The consistency of multi-view geometry has been widely applied to and even forms the basis for many sub-steps in SfM, from feature matching [baumberg2000reliable], view graph construction [shen2016graph, zach2010disambiguating], motion averaging [govindu2006robustness] to bundle adjustment [triggs1999bundle]. Yet enforcing the consistency is non-trivial in the learning-based settings. Instead of tweaking the network design or learning strategy, we seek a unified framework that effectively encodes geometries in different forms, and emphasize the efficacy of geometric reasoning for the remarkable improvement. Our contributions are summarized as follows:

(1) We introduce traditional geometric quantities based on robust local descriptors into the learning pipeline, to complement the noisy photometric loss.

(2) We propose a simple method to enforce pairwise and trinocular depth consistency in the unsupervised setting when both depth and pose are unknown.

(3) Combined with a differentiable pixel selector mask, the proposed method outperform previous methods for the joint learning of depth and motion using monocular sequences.

2 Related Works

Structure-from-Motion and Visual SLAM. Structure-from-Motion (SfM) [agarwal2009building] and visual SLAM problems aim to simultaneously recover the camera pose and 3D structures from images. Both problems are well studied and render practical systems [engel2017direct, mur2017orb, wu2011visualsfm] by different communities for decades, with the latter emphasizes more on the real-time performance. The self-supervised depth and motion learning framework derives from direct SLAM methods [engel2017direct, engel2014lsd, newcombe2011dtam]. Different from indirect methods [davison2007monoslam, konolige2008frameslam, mur2017orb] that use reliable sparse intermediate geometric quantities like local features [rublee2011orb], direct methods optimize the geometry using dense pixels in the image. With accurate photometric calibration such as gamma and vignetting correction [kim2008robust], this formulation does not rely on sparse geometric computation and is able to generate finer-grained geometry. However, this formulation is less robust than indirect ones when the photometric loss is not meaningful, the scene containing moving or non-Lambertian objects.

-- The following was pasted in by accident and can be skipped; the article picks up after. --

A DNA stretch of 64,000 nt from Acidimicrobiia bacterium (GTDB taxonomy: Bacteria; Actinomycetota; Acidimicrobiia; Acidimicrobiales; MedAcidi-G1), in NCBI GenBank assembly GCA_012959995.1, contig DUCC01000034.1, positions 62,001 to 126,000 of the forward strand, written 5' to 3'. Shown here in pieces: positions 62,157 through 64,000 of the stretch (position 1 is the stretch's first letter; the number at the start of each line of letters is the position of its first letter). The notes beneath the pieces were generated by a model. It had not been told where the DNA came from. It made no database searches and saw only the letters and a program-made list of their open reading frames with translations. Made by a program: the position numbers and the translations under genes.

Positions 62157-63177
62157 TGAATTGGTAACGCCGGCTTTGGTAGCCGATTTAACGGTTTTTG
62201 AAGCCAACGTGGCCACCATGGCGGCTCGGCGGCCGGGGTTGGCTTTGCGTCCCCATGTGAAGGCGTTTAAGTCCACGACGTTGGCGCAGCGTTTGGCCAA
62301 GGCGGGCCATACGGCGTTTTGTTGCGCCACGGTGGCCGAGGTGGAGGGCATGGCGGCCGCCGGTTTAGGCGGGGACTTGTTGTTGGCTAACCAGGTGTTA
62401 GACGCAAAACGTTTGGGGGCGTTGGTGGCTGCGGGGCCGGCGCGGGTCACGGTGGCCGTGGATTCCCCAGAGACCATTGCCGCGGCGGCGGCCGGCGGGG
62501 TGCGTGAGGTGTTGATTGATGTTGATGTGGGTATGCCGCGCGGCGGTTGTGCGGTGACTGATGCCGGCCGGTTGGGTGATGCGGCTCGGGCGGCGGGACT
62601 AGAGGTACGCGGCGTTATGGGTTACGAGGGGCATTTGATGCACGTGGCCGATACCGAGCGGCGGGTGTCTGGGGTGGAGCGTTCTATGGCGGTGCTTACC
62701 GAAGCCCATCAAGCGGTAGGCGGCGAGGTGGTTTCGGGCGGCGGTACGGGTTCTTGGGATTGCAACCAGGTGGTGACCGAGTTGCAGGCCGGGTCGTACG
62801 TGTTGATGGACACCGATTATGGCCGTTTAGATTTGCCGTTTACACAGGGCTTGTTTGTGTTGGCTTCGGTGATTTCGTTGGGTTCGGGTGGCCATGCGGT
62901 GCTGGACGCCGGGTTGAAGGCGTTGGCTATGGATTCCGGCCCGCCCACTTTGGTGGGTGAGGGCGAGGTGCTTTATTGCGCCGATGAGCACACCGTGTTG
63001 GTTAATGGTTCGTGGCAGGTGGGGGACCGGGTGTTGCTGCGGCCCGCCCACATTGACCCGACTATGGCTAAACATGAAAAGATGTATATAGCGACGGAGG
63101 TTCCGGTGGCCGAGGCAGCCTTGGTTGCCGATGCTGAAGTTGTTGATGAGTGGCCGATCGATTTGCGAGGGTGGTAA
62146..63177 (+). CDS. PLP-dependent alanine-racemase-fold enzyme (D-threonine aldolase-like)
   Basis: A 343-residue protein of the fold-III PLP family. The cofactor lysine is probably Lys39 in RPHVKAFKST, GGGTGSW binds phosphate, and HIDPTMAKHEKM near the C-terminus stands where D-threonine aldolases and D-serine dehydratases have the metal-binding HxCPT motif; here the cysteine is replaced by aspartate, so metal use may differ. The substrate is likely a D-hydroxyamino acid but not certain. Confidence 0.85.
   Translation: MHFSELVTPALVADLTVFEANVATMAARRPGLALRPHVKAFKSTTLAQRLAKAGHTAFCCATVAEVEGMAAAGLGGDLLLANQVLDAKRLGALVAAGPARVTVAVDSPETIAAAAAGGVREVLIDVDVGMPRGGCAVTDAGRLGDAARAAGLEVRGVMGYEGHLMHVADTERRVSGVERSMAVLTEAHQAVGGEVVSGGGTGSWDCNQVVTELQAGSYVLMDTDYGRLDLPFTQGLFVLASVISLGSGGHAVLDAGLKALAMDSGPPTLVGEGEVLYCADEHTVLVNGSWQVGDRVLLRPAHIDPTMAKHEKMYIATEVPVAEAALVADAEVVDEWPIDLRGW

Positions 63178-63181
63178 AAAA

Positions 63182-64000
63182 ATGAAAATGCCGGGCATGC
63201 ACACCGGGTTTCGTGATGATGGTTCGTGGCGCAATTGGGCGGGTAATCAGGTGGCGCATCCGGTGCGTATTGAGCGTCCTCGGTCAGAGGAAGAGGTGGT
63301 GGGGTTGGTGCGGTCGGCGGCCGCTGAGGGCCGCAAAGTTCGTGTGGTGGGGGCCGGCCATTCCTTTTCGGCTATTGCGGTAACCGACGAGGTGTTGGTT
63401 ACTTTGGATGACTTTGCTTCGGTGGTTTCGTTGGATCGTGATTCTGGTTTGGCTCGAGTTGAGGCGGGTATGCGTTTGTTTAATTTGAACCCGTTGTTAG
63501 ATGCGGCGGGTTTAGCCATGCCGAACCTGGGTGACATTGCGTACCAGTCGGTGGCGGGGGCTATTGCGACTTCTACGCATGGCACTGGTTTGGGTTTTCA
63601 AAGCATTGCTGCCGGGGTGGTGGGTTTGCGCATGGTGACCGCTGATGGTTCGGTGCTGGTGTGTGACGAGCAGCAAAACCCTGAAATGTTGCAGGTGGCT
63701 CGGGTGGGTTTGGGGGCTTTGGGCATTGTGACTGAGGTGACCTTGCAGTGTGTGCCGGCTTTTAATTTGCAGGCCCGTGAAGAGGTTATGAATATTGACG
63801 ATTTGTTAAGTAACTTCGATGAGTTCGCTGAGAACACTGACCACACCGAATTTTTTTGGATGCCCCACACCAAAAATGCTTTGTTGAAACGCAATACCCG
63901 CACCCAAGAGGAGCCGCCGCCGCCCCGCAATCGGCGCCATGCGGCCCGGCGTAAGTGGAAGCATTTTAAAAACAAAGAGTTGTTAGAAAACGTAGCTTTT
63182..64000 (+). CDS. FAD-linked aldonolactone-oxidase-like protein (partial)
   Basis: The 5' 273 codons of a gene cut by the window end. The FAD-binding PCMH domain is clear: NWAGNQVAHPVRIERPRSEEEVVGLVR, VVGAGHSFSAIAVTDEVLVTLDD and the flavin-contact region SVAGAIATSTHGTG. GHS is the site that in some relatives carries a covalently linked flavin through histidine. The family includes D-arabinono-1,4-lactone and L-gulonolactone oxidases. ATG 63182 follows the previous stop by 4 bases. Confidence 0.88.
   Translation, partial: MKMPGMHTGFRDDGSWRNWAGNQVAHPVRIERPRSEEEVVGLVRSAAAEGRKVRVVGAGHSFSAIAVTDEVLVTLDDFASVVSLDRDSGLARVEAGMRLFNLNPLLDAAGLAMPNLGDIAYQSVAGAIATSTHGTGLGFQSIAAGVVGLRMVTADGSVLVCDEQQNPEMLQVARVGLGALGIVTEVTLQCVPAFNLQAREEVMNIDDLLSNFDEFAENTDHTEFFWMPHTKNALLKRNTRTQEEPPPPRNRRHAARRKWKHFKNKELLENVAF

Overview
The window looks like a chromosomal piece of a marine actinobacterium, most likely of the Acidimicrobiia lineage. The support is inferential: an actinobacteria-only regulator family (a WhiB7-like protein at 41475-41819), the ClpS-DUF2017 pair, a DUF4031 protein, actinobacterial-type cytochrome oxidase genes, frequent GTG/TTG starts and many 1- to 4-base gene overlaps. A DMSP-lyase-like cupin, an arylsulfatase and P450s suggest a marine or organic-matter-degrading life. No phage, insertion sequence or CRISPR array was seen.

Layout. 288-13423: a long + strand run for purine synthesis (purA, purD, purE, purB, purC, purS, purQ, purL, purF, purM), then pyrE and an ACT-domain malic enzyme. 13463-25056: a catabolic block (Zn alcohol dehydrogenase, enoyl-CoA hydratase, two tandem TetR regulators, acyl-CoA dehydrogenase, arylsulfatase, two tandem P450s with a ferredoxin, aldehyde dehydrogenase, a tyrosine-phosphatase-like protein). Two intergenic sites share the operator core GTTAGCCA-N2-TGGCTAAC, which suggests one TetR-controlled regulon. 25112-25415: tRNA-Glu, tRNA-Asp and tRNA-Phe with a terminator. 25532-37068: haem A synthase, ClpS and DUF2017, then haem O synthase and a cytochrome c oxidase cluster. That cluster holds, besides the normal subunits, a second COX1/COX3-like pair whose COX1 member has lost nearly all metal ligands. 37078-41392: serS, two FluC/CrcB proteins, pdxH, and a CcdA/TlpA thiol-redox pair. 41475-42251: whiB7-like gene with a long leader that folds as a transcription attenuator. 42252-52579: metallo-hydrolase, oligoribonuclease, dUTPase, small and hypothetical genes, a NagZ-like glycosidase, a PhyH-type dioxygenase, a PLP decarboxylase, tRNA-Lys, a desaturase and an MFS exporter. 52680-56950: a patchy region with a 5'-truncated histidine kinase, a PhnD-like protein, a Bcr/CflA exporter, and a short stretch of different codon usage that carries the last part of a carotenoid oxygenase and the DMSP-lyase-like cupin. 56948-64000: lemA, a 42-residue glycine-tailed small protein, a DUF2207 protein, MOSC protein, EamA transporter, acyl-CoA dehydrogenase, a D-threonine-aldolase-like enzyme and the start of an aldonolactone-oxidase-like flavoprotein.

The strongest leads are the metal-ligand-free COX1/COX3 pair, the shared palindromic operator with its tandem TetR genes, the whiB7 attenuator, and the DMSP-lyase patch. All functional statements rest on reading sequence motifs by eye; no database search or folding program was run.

Supervised Approaches for Learning Depth. Some early monocular depth estimation works rely on information from depth sensors [eigen2014depth, saxena2006learning] without the aid of geometric relations. Liu  [liu2016learning] combine deep CNN and conditional random field for estimating single monocular images. DeMoN [ummenhofer2017demon] is an iterative supervised approach to jointly estimate optical flow, depth and motion. This coarse-to-fine process considers the use of stereopsis and produces good results with both depth and motion supervision.

Unsupervised Depth Estimation from Stereo Matching. Based on warping-based view synthesis [zitnick2004high], Garg  [garg2016unsupervised] propose to learn depth using calibrated stereo camera pairs, in which per-pixel disparity is obtained by minimizing the image reconstruction loss. Godard  [godard2017unsupervised] improve this training paradigm with left-right consistency checking. Pilzer  [pilzer2019refine] propose knowledge distillation from cycle-inconsistency refinement. These methods use synchronized and calibrated stereo images which are less affected by occulusion and photometric inconsistency. Therefore, this task is easier than ours which uses temporal multiview images and outputs relative poses in addition.

Unsupervised Depth and Pose Estimation. The joint unsupervised optimization of depth and pose starts from Zhou  [zhou2017unsupervised] and Vijayanarasimhan  [vijayanarasimhan2017sfm]. They propose similar approaches that use two CNNs to estimate depth and pose separately, and constrain the outcome with photometric loss. Later, a series of improvements [klodt2018supervising, mahjourian2018unsupervised, wang2018learning, yin2018geonet, zhan2018unsupervised] are proposed. Wang  [wang2018learning] discuss the scale ambiguity and combine the estimated depth with direct methods [steinbrucker2011real, engel2017direct]. Zhan  [zhan2018unsupervised]